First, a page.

I need to make inference about a positive parameter $p$. To acomodate the positiveness I reparametrized $p=\exp(q)$. Using MLE routine I computed point estimate and s.e for $q$. The invariance property of the MLE directly gives me a point estimate for $p$, but I am not sure how to compute s.e for $p$. Thank in advance for any suggestion or reference.

  • $\begingroup$ Can't you use the same MLE routine to compute a point estimate and s.e. for $p$ directly? $\endgroup$
    – whuber
    Jul 5, 2012 at 2:23

2 Answers 2


The Delta method is used for this purpose. Under some standard regularity assumptions, we know the MLE, $\hat{\theta}$ for $\theta$ is approximately (i.e. asymptotically) distributed as

$$ \hat{\theta} \sim N(\theta, \mathcal{I}^{-1}(\theta)) $$

where $\mathcal{I}^{-1}(\theta)$ is the inverse of the Fisher information for the entire sample, evaluated at $\theta$ and $N(\mu,\sigma^{2})$ denotes the normal distribution with mean $\mu$ and variance $\sigma^{2}$. The functional invariance of the MLE says that the MLE of $g(\theta)$, where $g$ is some known function, is $g(\hat{\theta})$ (as you pointed out) and has approximate distribution

$$ g(\hat{\theta}) \sim N( g(\theta), \mathcal{I}^{-1}(\theta) [g'(\theta)]^{2} ) $$

where you can plug in consistent estimators for the unknown quantities (i.e. plug in $\hat{\theta}$ where $\theta$ appears in the variance). I would assume the standard errors you have are based on the Fisher information (since you have MLEs). Denote that standard error by $s$. Then the standard error of $e^{\hat{\theta} }$, as in your example, is

$$ \sqrt{s^{2}e^{2 \hat{\theta}}} $$

I may be interpreting you backwards and in reality you have the variance of the MLE of $\theta$ and want the variance of the MLE of $\log(\theta)$ in which case the standard would be

$$ \sqrt{ s^{2}/\hat{\theta}^{2} } $$

  • 1
    $\begingroup$ Just a side note: there are also appropriate multivariate extensions whereby the derivatives are replaced by gradients, and the multiplications have to be matrix multiplications, so there's a bit more headache in figuring out where the transpose goes. $\endgroup$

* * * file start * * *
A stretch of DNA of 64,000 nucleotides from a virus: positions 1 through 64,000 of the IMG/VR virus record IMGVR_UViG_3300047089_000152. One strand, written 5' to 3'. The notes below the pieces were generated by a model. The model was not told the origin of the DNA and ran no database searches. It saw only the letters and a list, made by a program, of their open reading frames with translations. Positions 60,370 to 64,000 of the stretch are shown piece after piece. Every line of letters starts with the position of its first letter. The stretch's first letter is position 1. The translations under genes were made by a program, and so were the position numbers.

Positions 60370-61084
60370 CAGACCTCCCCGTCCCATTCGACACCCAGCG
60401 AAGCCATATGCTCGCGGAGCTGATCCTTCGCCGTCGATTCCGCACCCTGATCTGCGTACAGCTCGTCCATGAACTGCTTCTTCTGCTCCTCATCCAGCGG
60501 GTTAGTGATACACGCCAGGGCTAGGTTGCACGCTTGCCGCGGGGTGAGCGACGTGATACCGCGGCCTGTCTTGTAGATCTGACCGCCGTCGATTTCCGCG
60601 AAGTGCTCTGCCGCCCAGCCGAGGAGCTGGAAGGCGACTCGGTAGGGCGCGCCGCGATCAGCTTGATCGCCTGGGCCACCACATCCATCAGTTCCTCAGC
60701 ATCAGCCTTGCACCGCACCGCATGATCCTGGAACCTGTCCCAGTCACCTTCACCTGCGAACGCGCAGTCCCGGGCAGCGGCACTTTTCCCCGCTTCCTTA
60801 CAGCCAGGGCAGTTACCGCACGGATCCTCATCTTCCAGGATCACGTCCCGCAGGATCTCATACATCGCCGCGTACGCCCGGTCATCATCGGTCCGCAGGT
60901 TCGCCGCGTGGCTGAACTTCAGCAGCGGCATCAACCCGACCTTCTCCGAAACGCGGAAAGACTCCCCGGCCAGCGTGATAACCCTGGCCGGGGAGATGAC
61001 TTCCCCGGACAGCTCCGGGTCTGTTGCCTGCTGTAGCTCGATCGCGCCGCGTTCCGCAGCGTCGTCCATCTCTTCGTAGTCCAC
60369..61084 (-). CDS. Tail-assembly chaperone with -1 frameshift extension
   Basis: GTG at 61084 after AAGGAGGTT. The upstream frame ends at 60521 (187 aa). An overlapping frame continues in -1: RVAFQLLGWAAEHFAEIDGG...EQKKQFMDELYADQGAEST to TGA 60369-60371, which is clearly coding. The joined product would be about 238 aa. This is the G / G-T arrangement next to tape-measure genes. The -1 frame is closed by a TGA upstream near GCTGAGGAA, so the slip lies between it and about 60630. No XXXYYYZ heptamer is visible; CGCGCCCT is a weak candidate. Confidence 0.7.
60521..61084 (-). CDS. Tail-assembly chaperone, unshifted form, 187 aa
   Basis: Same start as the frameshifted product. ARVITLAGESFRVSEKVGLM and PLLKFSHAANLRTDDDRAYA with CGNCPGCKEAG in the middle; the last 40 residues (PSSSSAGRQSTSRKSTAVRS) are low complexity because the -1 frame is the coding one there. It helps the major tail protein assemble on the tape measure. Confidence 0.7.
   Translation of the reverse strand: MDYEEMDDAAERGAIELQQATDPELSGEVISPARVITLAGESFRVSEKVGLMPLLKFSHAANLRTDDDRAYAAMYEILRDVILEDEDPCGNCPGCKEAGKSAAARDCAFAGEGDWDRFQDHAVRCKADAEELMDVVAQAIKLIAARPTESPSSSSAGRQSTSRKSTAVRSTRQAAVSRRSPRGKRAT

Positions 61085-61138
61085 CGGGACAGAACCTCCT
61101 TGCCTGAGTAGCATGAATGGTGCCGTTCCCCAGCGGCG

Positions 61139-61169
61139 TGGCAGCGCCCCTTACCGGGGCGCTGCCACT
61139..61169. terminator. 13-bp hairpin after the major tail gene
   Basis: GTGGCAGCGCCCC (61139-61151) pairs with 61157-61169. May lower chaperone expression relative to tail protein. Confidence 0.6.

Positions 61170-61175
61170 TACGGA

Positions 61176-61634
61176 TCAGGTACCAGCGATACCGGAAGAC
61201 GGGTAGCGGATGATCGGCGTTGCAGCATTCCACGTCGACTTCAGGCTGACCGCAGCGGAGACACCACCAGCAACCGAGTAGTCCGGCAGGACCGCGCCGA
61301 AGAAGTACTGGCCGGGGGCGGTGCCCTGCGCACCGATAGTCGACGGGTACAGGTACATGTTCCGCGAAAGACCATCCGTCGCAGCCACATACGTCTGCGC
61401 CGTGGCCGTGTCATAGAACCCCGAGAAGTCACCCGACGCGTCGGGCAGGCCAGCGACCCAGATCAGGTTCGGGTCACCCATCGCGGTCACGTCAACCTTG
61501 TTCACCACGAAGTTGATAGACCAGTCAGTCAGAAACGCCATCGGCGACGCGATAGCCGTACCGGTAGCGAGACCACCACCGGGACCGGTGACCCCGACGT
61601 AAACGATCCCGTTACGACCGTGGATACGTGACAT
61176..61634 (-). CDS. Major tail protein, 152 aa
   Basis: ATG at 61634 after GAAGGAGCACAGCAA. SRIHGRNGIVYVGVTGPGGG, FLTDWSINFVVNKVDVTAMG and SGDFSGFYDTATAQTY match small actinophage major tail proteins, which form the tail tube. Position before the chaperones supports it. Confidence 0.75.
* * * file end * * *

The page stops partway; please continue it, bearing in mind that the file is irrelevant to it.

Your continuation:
– StasK
    Aug 18, 2011 at 15:52
  • 1
    $\begingroup$ Thanks for pointing that out StasK. I believe in the multivariate case the asymptotic covariance of $g(\hat{\theta})$ is $\nabla g(\theta)' \mathcal{I}(\theta)^{-1} \nabla g(\theta)$ $\endgroup$
    – Macro
    Aug 18, 2011 at 15:55
  • $\begingroup$ (+1) I added a link to the regularity assumptions (and some other things) since it isn't clear whether these are satisfied in the OP's problem. I might have said that $\hat{\theta}$ is asymptotically normal and not approximately normal, since the convergence rates can be slow at times. $\endgroup$
    – MånsT
    Jul 5, 2012 at 7:08
  • $\begingroup$ Thank you @MånsT, I also did clarify that I meant asymptotically when I said approximately :) $\endgroup$
    – Macro
    Jul 5, 2012 at 11:48

Macro gave the correct answer on how to transform standard errors via the delta method. Though the OP specifically asked for the standard errors, I suspect that the objective is to produce confidence intervals for $p$. Besides computing estimated standard errors of $\hat{p}$ you can directly transform a confidence interval, $[q_1, q_2]$, in the $q$-parametrization to a confidence interval $[\exp(q_1), \exp(q_2)]$ in the $p$-parametrization. This is perfectly valid, and it may even be a better idea depending on how well the normal approximation used to justify a confidence interval based on standard errors works in the $q$-parametrization versus the $p$-parametrization. Moreover, the directly transformed confidence interval will fulfill the positivity constraint.


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